Words by Isaac Watts (1674-1748)

Personal note: of the hymnals that I have on the shelf, this hymn is unique to the 1956 edition of the Baptist Hymnal. This does not diminish the power of a hymn; it just illustrates the struggle that editors encounter when choosing which worship songs to include when dealing with a limited number of pages. One thing that will attest to the strength of this hymn is the author—Isaac Watts wrote a number of hymns and a cursory glance at the “Author/Composer” index included in many (not all) hymnals shows that the writer is not neglected by any means among the great songs of faith written over the years.

The Hymn

  1. Let all on earth their voices raise,
    To sing the great Jehovah’s praise,
    And bless His holy name:
    His glory let the people know,
    His wonders to the nations show,
    His saving grace proclaim.
  2. He framed the globe; He built the sky;
    He made the shining worlds on high,
    And reigns in glory there:
    His beams are majesty and light;
    His beauties, how divinely bright!
    His dwelling place, how fair!
  3. Come, the great day, the glorious hour,
    When earth shall feel His saving power,
    All nations fear His name;
    Then shall the race of men confess
    The beauty of His holiness,
    His saving grace proclaim.

(In our study hymnal, each stanza includes a repetition of the last line—most likely a musical adjustment for tune adaptation when singing. I have accessed the lyrics above from the on-line SDA Hymnal.)

Here is another variation I found on-line (note the variety in the lyric as well as the extra verse—I am not sure which is the more accurate rendering of Watts’ original lyric.

  1. Let all the earth their voices raise
    To sing the choicest psalm of praise,
    To sing and bless Jehovah’s Name:
    His glory let the heathens know,
    His wonders to the nations show,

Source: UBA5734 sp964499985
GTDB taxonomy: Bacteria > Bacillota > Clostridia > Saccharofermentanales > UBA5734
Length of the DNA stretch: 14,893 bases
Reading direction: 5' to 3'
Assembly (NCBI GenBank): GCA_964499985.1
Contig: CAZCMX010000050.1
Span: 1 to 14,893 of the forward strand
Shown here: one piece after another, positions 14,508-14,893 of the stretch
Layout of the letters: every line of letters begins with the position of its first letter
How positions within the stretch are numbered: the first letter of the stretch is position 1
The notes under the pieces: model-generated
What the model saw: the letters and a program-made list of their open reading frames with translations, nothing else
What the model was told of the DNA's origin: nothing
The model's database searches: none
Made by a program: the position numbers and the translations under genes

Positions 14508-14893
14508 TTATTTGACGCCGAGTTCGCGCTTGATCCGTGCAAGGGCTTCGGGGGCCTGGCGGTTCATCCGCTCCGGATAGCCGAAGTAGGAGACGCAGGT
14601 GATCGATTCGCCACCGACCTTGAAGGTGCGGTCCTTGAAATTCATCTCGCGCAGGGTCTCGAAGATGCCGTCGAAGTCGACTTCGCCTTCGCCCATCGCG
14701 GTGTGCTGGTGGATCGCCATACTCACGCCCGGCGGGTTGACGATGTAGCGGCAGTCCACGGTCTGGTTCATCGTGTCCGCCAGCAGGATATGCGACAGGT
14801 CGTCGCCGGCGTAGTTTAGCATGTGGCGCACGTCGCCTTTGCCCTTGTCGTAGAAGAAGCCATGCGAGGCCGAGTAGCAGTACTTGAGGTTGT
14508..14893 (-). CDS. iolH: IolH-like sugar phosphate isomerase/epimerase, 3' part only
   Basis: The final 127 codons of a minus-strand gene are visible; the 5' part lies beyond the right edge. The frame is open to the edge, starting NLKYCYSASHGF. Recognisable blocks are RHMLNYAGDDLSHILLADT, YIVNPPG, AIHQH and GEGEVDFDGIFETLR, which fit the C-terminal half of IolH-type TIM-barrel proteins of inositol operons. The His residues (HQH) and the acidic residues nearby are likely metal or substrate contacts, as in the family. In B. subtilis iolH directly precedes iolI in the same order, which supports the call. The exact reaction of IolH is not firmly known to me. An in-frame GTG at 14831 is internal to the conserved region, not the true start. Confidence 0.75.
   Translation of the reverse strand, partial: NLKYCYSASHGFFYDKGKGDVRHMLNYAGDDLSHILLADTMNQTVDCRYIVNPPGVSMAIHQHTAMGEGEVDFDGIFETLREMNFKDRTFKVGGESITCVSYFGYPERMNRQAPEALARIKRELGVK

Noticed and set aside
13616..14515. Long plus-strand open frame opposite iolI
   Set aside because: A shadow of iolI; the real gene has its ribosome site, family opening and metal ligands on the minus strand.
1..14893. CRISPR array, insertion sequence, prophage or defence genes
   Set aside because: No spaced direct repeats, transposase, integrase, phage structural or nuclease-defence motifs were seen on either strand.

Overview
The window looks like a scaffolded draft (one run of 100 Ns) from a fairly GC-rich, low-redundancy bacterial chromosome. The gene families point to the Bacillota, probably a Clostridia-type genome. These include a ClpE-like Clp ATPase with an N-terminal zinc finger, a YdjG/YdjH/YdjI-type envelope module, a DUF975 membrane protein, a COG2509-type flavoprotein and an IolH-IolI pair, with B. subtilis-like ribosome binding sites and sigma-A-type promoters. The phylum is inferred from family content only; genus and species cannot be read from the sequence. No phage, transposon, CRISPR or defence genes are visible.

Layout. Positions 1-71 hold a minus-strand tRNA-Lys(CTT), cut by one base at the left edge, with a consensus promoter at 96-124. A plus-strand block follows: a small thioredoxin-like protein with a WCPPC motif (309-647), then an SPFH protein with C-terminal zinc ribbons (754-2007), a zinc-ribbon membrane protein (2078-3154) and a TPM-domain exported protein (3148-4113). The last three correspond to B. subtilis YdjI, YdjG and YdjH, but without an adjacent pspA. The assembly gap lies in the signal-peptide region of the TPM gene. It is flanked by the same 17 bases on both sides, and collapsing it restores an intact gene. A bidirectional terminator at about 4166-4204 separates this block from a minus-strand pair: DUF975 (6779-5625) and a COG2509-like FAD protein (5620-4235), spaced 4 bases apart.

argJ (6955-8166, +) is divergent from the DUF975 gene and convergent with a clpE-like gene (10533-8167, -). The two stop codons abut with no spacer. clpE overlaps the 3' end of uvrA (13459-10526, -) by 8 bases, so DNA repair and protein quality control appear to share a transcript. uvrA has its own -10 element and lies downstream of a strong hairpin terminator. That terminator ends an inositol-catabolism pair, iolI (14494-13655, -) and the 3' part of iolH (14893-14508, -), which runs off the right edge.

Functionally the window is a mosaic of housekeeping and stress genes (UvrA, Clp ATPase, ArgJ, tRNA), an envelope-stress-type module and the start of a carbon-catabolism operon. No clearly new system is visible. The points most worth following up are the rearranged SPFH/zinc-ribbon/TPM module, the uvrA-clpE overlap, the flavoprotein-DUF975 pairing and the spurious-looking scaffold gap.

And all His saving works proclaim.
  2. The heathens know Thy glory, Lord,
    The wond’ring nations read Thy Word,
    In Britain is Jehovah known:
    Our worship shall no more be paid
    To gods which mortal hands have made;
    Our Maker is our God alone.
  3. He framed the globe, He built the sky,
    He made the shining worlds on high,
    And reigns complete in glory there:
    His beams are majesty and light;
    His beauties, how divinely bright!
    His temple, how divinely fair!
  4. Come the great day, the glorious hour,
    When earth shall feel His saving power,
    And barb’rous nations fear His Name;
    Then shall the race of man confess
    The beauty of His holiness,
    And in His courts His grace proclaim. (this version accessed at Any Lyrics.)

Scriptural Connection

One on-line hymn site suggests Psalm 96 as a scriptural connection and I would concur that the Psalmist’s desire to call all of creation into praise of God fits nicely with Watts’ goal in this hymn.

What does it mean?

Part of the great beauty of this hymn is the inversion of word order. Phrases like “His glory let the people know” may sound a bit different to the ear, but the emphasis moved from the people to the glory is evident here.

The writer makes a point to include as many of God’s attributes that deserve our adoration—the beams that shine out from Him are majesty and light (He is the embodiment of royalty and light) and the beauty of God is not just bright, but divinely so.

The language may sound archaic, but the call to worship echoes over the centuries—Let us all (all of the earth—mankind, the animal kingdom, and all of Nature itself) lift our voices in praise to the Almighty God.

*Hymn numbers for this series’ titles are from the Baptist Hymnal, 1956 edition, Nashville, Convention Press.

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